CU’s own Pushcart Prize nominee: Briley Jones
By Kimberly Frey
Cameron University’s own Senior Creative Writing Major Briley Jones is gaining recognition on a national scale with his recent nomination for the Pushcart Prize.
The Pushcart Prize is a prestigious literary prize established in 1976 by the Pushcart Press to recognize new writers featured in small press publications.
Jones said that to be considered for the prize, he had to be nominated by just such a publisher.
“I submitted to a journal in New York City called ‘Night Picnic Journal’,” Jones said. “It’s a bilingual publication in English and Russian, and I got accepted. Then a few months later, they sent me a letter that I had been nominated for a Pushcart Prize out of the one-hundred or so pieces they had published that year.”
Jones said that he really didn’t have a say in his nomination for the prize.
“The Pushcart Prize isn’t something you go after,” he said. “It just kind of happens.”
Small magazine and book presses from across the globe can submit up to six nominations to the Pushcart Press for prize consideration.
The Pushcart Prize is a big deal in the literary world, receiving praise and recognition by the likes of “The New York Times” and “Publisher’s Weekly.”
The editors of “Night Picnic Journal” published Jones’ short story “Minnie” in their June 2019 issue.
“Minnie,” is a story about a man who abandons his family — save for his daughter Minnie — to preach to the Indigenous Peoples of the western United States.
“Minnie” wasn’t Jones’ first work to be presented in a national publication.
“The Nasiona,” a monthly magazine dedicated to nonfiction, published Jones’ creative nonfiction piece “Cluttered Table” in their April 2019 issue.
Communications, English and Foreign Languages (CEFL) Assistant Professor Leah Chaffins said that Jones is the perfect storm of talent, professionalism, a willingness to learn, and an unrelenting dedication to writing.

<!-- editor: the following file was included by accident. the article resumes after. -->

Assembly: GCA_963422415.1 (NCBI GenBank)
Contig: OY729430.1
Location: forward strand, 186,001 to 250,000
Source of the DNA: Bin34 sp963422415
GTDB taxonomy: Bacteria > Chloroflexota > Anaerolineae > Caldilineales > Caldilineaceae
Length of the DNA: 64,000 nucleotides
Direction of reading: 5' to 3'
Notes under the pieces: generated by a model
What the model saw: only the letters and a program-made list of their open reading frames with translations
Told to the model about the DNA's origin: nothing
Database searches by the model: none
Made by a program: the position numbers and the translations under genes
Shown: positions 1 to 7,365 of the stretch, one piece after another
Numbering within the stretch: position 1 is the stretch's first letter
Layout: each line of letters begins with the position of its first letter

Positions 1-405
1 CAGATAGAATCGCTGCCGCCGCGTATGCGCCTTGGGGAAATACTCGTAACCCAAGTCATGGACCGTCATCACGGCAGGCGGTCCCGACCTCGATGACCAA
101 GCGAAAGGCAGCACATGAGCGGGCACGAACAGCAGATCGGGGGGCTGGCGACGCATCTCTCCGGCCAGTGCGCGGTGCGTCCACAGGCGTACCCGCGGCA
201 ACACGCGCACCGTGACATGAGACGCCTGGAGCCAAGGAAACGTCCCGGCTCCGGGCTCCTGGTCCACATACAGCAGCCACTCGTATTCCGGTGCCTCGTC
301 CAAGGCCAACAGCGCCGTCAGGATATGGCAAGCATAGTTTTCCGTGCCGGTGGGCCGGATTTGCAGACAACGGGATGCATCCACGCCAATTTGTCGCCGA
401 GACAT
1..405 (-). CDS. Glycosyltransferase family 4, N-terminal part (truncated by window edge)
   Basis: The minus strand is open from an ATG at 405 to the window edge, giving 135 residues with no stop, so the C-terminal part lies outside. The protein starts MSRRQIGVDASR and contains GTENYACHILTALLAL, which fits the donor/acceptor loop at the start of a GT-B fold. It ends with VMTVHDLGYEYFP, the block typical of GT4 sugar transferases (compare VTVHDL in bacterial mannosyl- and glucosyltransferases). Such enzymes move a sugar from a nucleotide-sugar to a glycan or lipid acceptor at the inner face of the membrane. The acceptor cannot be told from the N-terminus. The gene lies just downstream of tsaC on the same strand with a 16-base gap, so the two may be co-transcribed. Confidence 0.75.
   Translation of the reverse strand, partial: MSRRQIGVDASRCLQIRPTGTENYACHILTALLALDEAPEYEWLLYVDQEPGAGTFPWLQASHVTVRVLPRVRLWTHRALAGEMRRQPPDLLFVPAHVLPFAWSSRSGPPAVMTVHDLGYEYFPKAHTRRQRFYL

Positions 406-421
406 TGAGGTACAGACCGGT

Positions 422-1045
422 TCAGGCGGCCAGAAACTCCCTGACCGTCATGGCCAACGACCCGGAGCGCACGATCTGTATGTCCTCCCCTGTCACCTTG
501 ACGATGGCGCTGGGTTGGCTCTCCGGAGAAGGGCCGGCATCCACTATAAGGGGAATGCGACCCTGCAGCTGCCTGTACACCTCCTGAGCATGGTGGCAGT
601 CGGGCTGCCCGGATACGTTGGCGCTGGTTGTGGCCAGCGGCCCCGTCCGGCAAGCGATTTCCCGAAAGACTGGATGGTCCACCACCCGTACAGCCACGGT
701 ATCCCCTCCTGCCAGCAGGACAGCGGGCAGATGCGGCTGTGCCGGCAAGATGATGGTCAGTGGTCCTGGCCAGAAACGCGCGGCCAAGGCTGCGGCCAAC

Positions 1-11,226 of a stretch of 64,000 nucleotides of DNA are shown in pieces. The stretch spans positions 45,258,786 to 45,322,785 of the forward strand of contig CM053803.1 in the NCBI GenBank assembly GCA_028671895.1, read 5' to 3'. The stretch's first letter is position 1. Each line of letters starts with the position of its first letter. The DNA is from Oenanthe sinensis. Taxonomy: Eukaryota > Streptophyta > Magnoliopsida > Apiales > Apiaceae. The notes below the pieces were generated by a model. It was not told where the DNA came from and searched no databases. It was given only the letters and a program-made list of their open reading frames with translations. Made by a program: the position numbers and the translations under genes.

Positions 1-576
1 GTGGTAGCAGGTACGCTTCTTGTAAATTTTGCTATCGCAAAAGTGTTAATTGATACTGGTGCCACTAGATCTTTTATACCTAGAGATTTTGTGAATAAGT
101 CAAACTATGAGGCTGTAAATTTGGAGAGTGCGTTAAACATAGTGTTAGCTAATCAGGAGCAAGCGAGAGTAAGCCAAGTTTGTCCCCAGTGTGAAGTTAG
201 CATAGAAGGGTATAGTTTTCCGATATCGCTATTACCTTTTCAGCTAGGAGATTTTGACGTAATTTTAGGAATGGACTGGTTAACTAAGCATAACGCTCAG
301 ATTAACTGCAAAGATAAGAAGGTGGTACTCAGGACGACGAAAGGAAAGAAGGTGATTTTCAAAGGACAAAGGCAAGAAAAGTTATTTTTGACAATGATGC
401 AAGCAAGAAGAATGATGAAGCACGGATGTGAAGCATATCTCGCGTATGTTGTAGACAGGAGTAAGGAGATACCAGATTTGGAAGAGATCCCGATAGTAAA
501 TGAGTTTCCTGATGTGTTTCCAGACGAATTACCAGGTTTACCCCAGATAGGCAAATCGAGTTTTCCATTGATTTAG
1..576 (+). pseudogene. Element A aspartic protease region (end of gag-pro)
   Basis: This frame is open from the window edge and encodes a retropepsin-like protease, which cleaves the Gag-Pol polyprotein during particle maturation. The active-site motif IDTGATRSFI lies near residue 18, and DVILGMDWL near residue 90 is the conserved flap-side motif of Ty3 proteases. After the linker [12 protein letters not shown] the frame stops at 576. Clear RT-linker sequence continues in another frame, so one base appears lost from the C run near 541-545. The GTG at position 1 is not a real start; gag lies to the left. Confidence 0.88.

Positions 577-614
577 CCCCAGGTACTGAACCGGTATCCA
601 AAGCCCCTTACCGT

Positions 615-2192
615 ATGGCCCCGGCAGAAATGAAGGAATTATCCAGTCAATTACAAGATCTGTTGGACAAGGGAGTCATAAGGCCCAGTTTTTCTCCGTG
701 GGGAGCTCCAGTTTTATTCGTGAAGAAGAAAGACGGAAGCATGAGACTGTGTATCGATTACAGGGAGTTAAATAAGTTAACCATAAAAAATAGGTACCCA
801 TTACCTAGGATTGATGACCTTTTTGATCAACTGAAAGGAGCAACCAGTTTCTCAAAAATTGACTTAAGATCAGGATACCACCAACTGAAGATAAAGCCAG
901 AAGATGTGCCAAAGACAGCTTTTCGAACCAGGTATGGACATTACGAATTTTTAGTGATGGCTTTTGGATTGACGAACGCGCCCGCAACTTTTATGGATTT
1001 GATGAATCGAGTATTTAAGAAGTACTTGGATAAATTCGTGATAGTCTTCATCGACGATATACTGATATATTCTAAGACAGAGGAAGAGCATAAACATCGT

“Having an undergraduate student nominated for a Pushcart award is an outstanding recognition for our university and the CEFL department,” Chaffins said. “Briley is a perfect example of the accomplishments that can be achieved when students are motivated and apply the suggestions and recommendations of people within a field’s network.”
Jones said he’s moved on from short stories and has been focusing on writing longer works.
“I’m working on a novel now about 1970’s Los Angeles and Nixonian reaction,” Jones said. “I really like writing period pieces. I’m really into the 1960s and 70s culture, but I’m really fascinated with westerns. I like to mix and match genres.”
Jones plans to go to graduate school in the fall for a Master of Fine Arts (MFA) in Fiction Writing and has been accepted into the University of South Carolina’s program and is on Ohio State University’s waitlist.
“I’ll spend the next two or three years, depending on which school I get into, getting my MFA,” Jones said, “and during that time, I’ll be working on that same novel.”
After graduate school, Jones plans to spend time polishing and putting the final touches on the novel and pursuing a traditional publishing route.
Chaffins said she looks forward to seeing what Briley does with his future.
The “Night Picnic Journal” is available for purchase on Amazon. “The Nasiona” is free at www.thenasiona.com, and check out Cameron University’s own free publications, the 2019 editions of the “Goldmine” and “The Rose” journals, in which Jones also has published work.